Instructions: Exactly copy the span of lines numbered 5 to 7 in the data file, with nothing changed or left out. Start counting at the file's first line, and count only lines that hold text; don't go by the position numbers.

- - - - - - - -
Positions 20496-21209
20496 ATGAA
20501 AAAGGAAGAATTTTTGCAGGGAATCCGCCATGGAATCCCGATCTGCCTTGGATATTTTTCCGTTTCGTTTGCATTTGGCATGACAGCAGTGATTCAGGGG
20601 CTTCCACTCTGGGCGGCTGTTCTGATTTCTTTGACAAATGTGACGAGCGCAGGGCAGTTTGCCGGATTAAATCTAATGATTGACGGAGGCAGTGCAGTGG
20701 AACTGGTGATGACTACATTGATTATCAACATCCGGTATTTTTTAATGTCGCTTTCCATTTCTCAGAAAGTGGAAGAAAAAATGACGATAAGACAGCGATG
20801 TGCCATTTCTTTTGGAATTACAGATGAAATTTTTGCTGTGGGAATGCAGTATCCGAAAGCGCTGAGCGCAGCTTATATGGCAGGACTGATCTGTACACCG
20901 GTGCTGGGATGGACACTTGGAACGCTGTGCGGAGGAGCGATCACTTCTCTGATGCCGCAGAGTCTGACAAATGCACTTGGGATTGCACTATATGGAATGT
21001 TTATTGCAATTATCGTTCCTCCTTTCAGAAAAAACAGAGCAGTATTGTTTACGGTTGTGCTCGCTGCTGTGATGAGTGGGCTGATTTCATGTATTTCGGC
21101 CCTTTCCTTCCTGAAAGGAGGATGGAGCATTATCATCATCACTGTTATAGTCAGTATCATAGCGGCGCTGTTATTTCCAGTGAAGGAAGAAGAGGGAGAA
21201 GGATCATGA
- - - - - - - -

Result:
20701 AACTGGTGATGACTACATTGATTATCAACATCCGGTATTTTTTAATGTCGCTTTCCATTTCTCAGAAAGTGGAAGAAAAAATGACGATAAGACAGCGATG
20801 TGCCATTTCTTTTGGAATTACAGATGAAATTTTTGCTGTGGGAATGCAGTATCCGAAAGCGCTGAGCGCAGCTTATATGGCAGGACTGATCTGTACACCG
20901 GTGCTGGGATGGACACTTGGAACGCTGTGCGGAGGAGCGATCACTTCTCTGATGCCGCAGAGTCTGACAAATGCACTTGGGATTGCACTATATGGAATGT